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The History of Road Markings

The History of Road Markings

Straight roads as we know them have been around for over two thousand years, thanks to the Romans. Road markings, however, are more of a recent invention. In this article, the Northern Marking team will be taking a deep dive into the history of road markings in the UK.

close up of white line road markings

The Introduction of road markings in the UK

Just after the turn of the 20th century, more and more cars were starting to use the British road network, and by 1918, road markings were slowly introduced.

Here in the UK, the idea of creating a central white line in the road was first tested in Birmingham in 1921. The first central white line was marked on Maney Corner in Maney by the Sutton Coldfield Corporation after people in the local area had complained about the reckless driving and the number of collisions that had been occurring.

By 1926, the central white line marking became official, but it would take another decade before it was acknowledged in any legal sense by the First Ministry of Transport. During the 1930s, road markings became even more common and developed further. During this time, white lines were used increasingly as stopping lines at junctions, while traffic lights or police were utilised in order to better manage the flow of traffic.

The introduction of cat’s eyes

If you’ve driven on a motorway, you will have seen cat’s eyes, the little reflective bumps that light up as you drive past them. These were actually invented by Percy Shaw in 1934 after an encounter with a cat on a misty evening.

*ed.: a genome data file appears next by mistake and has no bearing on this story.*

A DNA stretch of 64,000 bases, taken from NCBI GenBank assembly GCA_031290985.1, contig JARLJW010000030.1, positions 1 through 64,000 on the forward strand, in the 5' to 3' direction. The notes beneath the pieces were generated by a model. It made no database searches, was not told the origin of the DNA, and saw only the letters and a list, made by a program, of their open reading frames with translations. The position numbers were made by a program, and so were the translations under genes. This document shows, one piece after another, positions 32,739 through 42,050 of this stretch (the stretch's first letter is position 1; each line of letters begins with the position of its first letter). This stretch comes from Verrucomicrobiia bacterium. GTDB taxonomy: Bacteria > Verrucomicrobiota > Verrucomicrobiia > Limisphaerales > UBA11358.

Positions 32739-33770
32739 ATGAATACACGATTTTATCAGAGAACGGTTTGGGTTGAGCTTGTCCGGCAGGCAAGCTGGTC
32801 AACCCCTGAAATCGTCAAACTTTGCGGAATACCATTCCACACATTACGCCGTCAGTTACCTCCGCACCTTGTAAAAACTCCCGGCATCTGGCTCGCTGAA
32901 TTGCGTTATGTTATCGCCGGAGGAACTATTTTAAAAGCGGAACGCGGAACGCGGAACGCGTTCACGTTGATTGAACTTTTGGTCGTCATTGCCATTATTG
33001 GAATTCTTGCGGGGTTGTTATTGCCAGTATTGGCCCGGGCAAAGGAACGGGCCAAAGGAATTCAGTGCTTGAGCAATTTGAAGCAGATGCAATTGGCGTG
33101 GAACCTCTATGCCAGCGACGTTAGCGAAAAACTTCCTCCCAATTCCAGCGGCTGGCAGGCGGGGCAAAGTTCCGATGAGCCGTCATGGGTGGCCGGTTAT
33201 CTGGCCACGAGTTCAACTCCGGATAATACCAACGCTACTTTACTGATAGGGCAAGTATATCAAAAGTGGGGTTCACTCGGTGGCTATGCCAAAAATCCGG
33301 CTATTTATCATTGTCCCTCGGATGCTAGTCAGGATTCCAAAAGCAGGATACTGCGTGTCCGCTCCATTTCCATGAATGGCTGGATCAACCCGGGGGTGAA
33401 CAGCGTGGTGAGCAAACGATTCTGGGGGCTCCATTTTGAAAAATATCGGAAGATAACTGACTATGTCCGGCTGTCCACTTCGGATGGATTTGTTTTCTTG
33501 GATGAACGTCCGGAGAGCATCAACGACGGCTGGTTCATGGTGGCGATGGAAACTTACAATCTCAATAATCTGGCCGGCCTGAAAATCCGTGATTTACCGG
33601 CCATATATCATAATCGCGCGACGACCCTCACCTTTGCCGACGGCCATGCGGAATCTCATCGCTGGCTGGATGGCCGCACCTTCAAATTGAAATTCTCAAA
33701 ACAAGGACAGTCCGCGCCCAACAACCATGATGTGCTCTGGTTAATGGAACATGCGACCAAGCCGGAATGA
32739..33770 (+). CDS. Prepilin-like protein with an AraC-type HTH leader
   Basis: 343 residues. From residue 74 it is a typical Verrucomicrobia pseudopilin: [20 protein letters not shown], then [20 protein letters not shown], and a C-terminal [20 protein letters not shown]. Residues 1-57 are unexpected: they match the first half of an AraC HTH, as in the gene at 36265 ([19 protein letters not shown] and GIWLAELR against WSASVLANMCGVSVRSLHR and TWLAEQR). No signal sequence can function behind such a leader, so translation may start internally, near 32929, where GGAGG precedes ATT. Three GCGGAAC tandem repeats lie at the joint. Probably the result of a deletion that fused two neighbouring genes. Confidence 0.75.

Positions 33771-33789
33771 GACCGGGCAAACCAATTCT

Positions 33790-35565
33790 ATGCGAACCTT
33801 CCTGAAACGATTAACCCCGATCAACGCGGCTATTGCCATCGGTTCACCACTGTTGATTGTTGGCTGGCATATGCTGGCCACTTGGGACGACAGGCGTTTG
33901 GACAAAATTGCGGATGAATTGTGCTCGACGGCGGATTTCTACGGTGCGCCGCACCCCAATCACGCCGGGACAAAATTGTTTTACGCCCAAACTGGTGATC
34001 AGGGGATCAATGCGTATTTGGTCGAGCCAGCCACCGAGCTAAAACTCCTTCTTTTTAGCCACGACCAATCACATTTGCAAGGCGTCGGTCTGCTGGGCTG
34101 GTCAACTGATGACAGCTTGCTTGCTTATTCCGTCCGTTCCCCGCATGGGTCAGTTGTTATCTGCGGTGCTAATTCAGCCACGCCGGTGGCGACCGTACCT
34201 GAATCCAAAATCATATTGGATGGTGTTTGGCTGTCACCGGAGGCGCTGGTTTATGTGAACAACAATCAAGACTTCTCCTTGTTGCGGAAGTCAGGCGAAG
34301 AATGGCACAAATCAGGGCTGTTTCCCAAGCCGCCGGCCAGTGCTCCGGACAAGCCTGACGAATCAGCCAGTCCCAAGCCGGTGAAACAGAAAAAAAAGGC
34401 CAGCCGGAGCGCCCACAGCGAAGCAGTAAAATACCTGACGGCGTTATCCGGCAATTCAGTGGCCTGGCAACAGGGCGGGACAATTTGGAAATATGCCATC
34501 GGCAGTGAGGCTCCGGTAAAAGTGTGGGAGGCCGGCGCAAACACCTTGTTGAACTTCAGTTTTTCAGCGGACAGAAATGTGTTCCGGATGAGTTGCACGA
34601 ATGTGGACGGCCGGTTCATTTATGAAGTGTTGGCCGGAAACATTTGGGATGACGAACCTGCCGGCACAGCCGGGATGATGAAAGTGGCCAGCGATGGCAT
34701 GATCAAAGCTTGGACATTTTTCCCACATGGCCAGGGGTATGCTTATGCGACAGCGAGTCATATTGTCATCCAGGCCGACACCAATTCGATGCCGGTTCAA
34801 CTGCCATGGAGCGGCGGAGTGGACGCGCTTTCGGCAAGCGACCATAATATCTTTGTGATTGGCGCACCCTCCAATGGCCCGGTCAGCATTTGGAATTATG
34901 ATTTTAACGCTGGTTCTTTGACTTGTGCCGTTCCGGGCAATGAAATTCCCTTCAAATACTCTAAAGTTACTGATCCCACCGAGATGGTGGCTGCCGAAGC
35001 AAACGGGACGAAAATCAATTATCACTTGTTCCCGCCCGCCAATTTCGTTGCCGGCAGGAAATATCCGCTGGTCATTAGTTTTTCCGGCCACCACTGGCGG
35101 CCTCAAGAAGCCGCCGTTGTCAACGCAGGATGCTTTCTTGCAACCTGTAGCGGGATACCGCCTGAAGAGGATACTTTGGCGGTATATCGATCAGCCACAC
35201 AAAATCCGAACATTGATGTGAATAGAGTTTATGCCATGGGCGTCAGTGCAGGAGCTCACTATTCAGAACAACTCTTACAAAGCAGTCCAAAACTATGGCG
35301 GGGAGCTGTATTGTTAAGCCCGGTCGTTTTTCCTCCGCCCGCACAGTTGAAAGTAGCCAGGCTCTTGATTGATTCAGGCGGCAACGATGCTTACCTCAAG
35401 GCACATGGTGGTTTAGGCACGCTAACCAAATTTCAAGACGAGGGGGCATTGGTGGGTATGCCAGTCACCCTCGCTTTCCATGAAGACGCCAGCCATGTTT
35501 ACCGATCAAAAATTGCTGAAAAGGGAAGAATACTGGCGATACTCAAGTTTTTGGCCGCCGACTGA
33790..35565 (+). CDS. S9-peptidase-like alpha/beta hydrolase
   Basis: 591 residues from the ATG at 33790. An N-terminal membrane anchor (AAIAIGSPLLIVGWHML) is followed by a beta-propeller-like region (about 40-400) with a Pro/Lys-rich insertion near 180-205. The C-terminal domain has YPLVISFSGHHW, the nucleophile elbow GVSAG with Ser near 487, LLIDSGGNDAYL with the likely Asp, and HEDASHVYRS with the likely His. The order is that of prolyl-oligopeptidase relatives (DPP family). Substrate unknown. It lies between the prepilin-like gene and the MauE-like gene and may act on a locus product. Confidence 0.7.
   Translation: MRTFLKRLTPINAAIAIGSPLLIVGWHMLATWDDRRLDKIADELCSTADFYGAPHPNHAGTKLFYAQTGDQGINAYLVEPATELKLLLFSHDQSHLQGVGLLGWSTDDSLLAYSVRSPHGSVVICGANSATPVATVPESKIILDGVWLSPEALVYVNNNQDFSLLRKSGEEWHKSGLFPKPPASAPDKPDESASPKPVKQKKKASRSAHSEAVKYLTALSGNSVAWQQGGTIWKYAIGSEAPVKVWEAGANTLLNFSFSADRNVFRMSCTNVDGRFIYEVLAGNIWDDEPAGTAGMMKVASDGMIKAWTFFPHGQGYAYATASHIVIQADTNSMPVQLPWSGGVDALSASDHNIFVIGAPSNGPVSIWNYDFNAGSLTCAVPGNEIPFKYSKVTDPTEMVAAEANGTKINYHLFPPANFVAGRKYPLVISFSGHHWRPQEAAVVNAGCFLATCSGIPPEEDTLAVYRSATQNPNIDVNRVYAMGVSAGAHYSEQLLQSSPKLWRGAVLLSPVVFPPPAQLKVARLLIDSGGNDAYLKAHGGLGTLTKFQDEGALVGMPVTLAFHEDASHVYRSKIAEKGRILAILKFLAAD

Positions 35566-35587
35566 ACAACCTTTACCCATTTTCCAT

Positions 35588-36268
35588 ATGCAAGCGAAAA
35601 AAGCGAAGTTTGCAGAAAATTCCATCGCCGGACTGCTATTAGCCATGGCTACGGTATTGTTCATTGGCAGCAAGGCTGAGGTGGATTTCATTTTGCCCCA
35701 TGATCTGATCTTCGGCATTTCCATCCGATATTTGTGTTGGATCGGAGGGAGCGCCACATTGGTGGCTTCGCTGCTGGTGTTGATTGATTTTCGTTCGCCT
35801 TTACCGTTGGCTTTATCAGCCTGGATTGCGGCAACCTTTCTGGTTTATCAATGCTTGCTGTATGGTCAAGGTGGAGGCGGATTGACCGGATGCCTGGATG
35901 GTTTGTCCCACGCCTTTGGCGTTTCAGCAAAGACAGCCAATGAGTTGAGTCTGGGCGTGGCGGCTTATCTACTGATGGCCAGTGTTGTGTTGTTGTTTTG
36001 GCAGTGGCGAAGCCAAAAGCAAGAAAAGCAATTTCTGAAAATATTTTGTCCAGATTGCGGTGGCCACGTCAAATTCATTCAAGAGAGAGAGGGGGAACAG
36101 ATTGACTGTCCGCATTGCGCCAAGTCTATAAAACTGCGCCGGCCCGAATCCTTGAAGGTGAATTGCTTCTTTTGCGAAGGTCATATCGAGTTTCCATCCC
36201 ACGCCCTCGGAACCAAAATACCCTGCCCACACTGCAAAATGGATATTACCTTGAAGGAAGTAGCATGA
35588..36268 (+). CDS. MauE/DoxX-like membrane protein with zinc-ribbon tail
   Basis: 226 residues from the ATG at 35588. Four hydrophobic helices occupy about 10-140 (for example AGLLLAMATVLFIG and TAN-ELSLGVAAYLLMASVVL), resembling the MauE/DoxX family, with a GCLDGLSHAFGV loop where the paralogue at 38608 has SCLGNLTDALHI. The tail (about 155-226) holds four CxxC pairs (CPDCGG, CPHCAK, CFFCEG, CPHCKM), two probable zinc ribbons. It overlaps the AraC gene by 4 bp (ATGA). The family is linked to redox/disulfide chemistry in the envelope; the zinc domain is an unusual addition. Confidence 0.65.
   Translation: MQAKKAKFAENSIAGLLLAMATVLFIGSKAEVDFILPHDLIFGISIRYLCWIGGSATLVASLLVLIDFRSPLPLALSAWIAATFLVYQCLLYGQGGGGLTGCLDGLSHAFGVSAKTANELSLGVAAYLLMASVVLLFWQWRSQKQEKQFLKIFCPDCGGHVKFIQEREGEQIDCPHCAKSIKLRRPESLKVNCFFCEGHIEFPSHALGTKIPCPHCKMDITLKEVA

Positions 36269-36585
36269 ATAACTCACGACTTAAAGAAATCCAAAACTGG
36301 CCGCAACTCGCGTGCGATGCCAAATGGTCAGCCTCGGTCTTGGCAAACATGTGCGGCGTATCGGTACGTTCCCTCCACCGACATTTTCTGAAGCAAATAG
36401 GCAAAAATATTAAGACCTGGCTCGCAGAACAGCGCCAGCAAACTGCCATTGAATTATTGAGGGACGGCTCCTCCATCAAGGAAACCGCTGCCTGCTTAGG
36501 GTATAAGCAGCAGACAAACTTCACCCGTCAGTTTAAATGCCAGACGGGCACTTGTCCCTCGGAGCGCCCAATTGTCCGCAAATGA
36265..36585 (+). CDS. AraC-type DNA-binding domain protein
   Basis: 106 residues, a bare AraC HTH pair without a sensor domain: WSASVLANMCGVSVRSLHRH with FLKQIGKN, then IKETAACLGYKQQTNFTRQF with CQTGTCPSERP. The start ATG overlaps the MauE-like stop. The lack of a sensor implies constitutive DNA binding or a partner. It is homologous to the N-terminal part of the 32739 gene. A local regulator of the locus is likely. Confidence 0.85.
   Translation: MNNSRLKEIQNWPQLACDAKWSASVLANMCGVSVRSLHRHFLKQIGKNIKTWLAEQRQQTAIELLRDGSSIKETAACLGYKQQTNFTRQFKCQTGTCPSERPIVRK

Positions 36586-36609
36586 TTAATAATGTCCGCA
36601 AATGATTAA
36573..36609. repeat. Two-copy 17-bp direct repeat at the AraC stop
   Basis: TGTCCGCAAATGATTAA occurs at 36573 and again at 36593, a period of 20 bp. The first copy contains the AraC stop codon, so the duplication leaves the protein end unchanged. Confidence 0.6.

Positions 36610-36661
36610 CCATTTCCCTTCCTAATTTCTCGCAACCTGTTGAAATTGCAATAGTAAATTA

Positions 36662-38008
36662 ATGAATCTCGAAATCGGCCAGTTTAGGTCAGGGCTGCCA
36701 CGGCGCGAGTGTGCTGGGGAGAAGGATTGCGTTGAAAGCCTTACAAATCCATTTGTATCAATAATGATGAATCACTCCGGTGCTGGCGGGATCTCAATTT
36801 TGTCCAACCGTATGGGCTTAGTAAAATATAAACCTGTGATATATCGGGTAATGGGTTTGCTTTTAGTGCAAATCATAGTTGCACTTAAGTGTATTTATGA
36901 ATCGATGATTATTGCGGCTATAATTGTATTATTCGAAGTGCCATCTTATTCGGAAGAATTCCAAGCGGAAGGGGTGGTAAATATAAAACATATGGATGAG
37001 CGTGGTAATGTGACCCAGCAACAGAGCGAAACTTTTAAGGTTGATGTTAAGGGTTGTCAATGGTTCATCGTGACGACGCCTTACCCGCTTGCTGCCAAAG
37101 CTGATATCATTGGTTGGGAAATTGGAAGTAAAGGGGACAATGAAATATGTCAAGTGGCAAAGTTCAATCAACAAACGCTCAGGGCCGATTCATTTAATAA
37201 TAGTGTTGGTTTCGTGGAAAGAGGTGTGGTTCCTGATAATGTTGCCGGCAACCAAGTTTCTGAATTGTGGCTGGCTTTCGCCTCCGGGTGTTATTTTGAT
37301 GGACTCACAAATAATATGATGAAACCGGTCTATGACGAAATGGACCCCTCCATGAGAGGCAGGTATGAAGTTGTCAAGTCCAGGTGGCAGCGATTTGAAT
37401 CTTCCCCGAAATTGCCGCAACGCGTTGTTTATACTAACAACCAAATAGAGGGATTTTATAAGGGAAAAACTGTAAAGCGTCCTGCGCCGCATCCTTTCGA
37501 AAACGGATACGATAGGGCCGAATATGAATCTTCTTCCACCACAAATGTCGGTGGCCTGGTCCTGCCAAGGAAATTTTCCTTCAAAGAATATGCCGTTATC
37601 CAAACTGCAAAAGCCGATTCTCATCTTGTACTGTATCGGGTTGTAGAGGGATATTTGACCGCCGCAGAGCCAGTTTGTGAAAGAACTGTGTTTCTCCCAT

Cat’s eyes have been extremely helpful in bolstering road safety, making it much easier for motorists to see white lines in the dark or on days with low visibility.

How road markings developed

By 1944, road markings were now also being used on the sides of the road in order to give motorists a full lane that they can stick to. This was also influenced by the blackout in WW2, which led the government to find ways for pedestrians to safely walk down carriageways.

During the 1950s, yellow lines were introduced in order to establish rules and restrictions surrounding parking, loading and unloading, and waiting. The idea here was to improve traffic flow whilst giving pedestrians access to pavements at all times. Prior to these changes, there were no restrictions in place and, as you can imagine, things were quite chaotic!

Other changes during this time included the introduction of double white lines on certain roads to indicate to drivers that it was too dangerous to overtake, and yellow box markings at junctions to make it clear where drivers needed to wait.

Today, road markings are part of an extremely complex system that is still being expanded and tweaked. To learn more about today’s road markings, take a look at this article.

Northern Marking is one of the only independent, local council-approved road marking contractors in the Manchester area. We serve both private companies as well as local authorities, so if you have some line marking work that needs doing and you want to find the best people for the job, look no further than our expert team!

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